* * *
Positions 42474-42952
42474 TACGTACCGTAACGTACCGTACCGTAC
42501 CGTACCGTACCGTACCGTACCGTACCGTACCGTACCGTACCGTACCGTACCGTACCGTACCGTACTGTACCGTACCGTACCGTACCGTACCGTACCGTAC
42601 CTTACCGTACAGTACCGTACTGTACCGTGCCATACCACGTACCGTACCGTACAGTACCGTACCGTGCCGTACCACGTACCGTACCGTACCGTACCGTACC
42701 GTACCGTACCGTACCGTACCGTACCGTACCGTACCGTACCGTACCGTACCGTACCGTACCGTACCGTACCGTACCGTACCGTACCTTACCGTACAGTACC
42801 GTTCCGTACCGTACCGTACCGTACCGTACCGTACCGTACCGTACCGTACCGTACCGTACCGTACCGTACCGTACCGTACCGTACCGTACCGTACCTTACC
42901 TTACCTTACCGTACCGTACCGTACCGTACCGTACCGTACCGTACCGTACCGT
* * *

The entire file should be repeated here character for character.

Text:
Positions 42474-42952
42474 TACGTACCGTAACGTACCGTACCGTAC
42501 CGTACCGTACCGTACCGTACCGTACCGTACCGTACCGTACCGTACCGTACCGTACCGTACCGTACTGTACCGTACCGTACCGTACCGTACCGTACCGTAC
42601 CTTACCGTACAGTACCGTACTGTACCGTGCCATACCACGTACCGTACCGTACAGTACCGTACCGTGCCGTACCACGTACCGTACCGTACCGTACCGTACC
42701 GTACCGTACCGTACCGTACCGTACCGTACCGTACCGTACCGTACCGTACCGTACCGTACCGTACCGTACCGTACCGTACCGTACCTTACCGTACAGTACC
42801 GTTCCGTACCGTACCGTACCGTACCGTACCGTACCGTACCGTACCGTACCGTACCGTACCGTACCGTACCGTACCGTACCGTACCGTACCGTACCTTACC
42901 TTACCTTACCGTACCGTACCGTACCGTACCGTACCGTACCGTACCGTACCGT